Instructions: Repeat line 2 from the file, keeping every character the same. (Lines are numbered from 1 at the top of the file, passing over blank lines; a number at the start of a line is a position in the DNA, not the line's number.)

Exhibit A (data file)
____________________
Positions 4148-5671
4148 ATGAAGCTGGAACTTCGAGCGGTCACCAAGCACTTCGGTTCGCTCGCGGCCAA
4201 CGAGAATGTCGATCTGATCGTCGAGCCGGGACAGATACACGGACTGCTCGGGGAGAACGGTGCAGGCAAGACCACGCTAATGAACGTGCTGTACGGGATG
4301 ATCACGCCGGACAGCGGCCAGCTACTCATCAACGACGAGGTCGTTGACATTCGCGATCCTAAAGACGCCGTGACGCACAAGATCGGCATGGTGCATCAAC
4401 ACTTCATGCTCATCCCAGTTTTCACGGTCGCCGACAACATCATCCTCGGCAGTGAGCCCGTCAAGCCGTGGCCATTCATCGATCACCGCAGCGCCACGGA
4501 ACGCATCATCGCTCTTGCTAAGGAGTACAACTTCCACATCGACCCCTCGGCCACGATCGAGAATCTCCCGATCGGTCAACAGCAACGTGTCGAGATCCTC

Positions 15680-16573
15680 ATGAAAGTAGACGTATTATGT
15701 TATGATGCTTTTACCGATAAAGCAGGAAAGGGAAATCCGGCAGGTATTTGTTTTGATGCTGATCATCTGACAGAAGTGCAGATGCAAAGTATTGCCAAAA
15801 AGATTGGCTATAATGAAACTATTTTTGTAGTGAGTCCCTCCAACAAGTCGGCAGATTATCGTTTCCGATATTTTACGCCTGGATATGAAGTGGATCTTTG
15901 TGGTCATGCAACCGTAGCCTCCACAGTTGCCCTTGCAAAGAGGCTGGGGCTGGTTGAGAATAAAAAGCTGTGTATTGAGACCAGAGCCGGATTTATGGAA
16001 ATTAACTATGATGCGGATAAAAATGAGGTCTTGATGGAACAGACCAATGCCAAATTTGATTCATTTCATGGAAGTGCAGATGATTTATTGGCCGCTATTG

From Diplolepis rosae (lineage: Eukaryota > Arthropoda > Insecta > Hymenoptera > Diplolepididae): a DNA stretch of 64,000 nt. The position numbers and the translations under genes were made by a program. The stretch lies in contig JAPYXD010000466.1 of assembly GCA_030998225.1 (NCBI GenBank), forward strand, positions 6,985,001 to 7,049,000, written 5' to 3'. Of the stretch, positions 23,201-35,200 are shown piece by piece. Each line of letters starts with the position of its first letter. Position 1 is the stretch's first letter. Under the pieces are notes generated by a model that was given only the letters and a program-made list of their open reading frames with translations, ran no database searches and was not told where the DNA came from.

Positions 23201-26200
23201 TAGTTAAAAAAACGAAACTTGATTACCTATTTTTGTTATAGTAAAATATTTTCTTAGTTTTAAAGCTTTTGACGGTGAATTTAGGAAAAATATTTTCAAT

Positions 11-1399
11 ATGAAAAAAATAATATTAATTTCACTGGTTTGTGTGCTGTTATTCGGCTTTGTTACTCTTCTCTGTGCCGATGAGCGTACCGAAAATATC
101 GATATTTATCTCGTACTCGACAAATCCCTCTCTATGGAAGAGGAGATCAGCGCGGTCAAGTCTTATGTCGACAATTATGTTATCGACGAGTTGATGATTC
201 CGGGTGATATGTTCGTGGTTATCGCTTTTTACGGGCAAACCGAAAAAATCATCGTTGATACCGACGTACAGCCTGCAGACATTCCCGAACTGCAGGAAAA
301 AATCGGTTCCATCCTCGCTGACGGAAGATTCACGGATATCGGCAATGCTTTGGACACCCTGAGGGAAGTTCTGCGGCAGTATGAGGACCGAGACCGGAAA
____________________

4148 ATGAAGCTGGAACTTCGAGCGGTCACCAAGCACTTCGGTTCGCTCGCGGCCAA